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Solved: Epidemic of Yahoo Account Hacking?

Discussion in 'Web & Email' started by cwwozniak, Dec 21, 2011.

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  1. cwwozniak

    cwwozniak Chuck Trusted Advisor Thread Starter

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    A few days ago I got Spam that looked like it was sent from a friend's Yahoo account. A check of the headers showed that message was sent using HTTP access to the account from an IP address in Venezuela (friend is in the USA).

    We have two recent posts here of people getting spam from their friend's Yahoo accounts.
    http://forums.techguy.org/web-email/1032214-yahoo-email-spam-sent-all.html
    http://forums.techguy.org/web-email/1032004-spam-emails-yahoo-account.html

    A Google search for yahoo email compromised covering the last 7 days shows over 98,000 hits.

    I don't want to be an alarmist, but does it look like Yahoo accounts under a major hack attack or is this just the usual stuff that goes on every day for all the mail services?
     
  2. Elvandil

    Elvandil

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    Did you check with the friend to see if there is a copy of that letter in his "Sent" folder? I have doubts that it was actually sent from that account.

    The spammers are very clever. They can strip the CC: addresses from emails they come across and then use those addresses to appear to send a letter from them when really they are from somewhere else. Malware on your own machine could send out your addresses for spammers to use as fakes. I'm not questioning your story, but just trying to point out that other things short of actual account access could be involved. DNS spoofing is another whole ball of wax. "Anonymous" emails can be sent out by anyone on servers set up for just that purpose.

    ("GMail compromised" comes up with 1,870,000 hits on Google's own search.)
     
  3. cwwozniak

    cwwozniak Chuck Trusted Advisor Thread Starter

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    I am pretty sure it wasn't some spammer harvesting addresses from cc lists of legitimate emails sent by my friend. I have only known this friend for a short while and all of her e-mails to me were only sent to me with no other addresses shown in the To or CC headers.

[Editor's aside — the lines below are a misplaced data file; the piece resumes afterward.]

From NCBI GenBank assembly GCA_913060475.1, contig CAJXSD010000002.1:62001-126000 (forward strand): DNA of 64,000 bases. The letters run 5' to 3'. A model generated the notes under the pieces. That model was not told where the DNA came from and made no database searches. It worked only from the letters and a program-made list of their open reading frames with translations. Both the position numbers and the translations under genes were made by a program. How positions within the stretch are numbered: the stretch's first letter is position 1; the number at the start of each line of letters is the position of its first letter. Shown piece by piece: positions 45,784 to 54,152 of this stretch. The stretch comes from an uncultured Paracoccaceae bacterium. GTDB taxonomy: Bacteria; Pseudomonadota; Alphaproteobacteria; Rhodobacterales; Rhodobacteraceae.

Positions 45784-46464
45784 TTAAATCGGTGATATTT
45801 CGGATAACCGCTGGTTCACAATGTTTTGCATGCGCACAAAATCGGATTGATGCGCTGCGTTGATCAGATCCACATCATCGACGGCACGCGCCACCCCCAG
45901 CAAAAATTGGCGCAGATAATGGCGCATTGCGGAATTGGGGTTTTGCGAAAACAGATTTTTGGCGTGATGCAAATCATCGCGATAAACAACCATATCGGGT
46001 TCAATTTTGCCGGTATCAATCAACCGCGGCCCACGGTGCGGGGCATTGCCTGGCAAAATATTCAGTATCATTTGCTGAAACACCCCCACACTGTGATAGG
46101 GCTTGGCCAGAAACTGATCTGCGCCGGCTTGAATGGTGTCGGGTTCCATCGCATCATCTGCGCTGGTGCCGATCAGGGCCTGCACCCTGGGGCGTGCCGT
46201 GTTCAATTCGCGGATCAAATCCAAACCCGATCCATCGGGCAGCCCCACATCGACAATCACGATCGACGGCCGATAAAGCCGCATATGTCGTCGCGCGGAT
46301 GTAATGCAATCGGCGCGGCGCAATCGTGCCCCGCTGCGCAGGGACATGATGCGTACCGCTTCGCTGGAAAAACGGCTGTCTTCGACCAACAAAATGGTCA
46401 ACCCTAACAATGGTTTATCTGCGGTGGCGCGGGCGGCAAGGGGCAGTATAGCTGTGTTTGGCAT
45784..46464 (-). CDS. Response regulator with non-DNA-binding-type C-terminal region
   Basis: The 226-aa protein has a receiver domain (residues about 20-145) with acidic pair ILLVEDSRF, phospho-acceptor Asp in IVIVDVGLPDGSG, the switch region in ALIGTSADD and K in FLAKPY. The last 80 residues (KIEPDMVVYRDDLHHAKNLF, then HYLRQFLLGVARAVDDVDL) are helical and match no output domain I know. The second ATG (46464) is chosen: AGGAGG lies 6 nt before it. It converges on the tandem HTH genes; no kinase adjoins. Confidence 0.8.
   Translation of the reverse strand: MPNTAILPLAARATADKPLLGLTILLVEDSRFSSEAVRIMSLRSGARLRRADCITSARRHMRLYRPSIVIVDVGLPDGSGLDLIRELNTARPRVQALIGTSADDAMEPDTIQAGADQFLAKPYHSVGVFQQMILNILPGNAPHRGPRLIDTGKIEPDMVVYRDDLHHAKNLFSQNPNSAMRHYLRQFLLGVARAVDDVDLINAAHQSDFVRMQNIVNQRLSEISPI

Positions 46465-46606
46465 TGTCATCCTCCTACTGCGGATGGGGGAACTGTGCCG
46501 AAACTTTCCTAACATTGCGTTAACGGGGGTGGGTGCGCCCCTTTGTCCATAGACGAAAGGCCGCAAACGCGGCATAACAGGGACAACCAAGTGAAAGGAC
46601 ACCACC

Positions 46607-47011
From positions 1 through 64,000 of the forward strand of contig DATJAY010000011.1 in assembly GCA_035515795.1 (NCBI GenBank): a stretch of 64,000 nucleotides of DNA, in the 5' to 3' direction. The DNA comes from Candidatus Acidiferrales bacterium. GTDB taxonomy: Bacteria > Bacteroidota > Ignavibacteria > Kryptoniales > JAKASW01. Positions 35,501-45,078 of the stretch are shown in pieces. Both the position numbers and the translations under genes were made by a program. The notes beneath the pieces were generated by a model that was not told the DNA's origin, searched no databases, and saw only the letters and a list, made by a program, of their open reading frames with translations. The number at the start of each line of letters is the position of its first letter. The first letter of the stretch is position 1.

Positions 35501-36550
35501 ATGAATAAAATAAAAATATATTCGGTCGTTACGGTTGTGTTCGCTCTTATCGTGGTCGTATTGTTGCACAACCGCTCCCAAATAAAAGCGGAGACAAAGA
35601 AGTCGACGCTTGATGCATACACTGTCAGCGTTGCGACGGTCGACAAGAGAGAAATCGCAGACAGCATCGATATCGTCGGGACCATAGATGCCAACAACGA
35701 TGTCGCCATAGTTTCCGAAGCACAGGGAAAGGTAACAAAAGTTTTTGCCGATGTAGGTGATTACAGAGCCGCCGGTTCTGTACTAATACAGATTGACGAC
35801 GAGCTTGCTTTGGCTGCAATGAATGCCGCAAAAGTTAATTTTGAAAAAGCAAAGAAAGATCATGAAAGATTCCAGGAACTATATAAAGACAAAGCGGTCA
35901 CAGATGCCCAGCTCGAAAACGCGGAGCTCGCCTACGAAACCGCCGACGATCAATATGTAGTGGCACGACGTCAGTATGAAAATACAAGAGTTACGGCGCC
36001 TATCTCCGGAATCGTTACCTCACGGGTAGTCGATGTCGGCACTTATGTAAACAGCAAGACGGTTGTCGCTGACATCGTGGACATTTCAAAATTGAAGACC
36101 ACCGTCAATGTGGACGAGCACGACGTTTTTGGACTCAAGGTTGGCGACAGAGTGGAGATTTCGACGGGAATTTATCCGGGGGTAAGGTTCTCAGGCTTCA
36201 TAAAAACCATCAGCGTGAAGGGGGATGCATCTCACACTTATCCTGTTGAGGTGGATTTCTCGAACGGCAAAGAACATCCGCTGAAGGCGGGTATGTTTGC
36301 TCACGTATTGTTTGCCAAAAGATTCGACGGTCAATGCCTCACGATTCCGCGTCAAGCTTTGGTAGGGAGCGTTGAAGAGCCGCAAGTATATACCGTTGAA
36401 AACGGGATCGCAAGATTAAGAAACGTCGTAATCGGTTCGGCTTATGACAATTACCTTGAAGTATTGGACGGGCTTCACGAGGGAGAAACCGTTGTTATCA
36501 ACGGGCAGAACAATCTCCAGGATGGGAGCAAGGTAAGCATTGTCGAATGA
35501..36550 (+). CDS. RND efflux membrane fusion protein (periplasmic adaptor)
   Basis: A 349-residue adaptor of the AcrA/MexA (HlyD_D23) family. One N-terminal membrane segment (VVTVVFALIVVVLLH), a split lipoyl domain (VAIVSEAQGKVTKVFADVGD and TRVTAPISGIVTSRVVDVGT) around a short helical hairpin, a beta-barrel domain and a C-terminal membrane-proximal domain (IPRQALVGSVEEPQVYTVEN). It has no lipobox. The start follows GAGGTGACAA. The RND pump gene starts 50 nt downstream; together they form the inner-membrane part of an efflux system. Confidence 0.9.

I checked the header of the spam and it showed that the message traveled directly from the Yahoo servers to the gmail servers used for my gmail account. I then checked the header of a legitimate e-mail from the friend and it showed an almost identical path; some differences being in the the last octet of the IP addresses and the name assigned to the Yahoo or gmail server. One big difference was the IP address that Yahoo was showing for the user that sent the e-mail via HTTP access. The legitimate e-mail showed an IP address that had a reverse DNS lookup for the friend's ISP in the USA. The spam header showed a completely different IP address. Some checking showed that the address was in a block of addresses assigned for use in Venezuela by a South American ISP. A Realtime Blackhole List (RBL) check showed that the specific IP address was found to be sending spam in the past. This made me suspect that the spammer may have been running a mail server as well as logging into one or more hacked Yahoo accounts.

    The friend did not see any spam in her sent folder, but I would not be surprised if the spammer deleted the sent messages in an attempt to hide their tracks.

    I can only think of two possible scenarios that caused this; 1) The friend had a simple to crack password, or 2) There is some malware running on her computer that was either a keylogger or user name and password catcher.

    EDIT: I am open to suggestions for other possible scenarios.

    FWiW, I did a Google search for GMail compromised, limiting the results for the past week, and got about 56,000 hits. Maybe I am just getting paranoid with getting spam from the friend and then seeing two new posts on TSG about Yahoo spamming.

    In any case, I am not taking off my tinfoil hat. :rolleyes: :D
     
  4. Phantom010

    Phantom010 Trusted Advisor

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    Unless he was a victim of an elaborate phishing scam, it's really not easy to crack a webmail account password, unless someone physically got access to his computer and used one of the many password recovery programs available on the Web.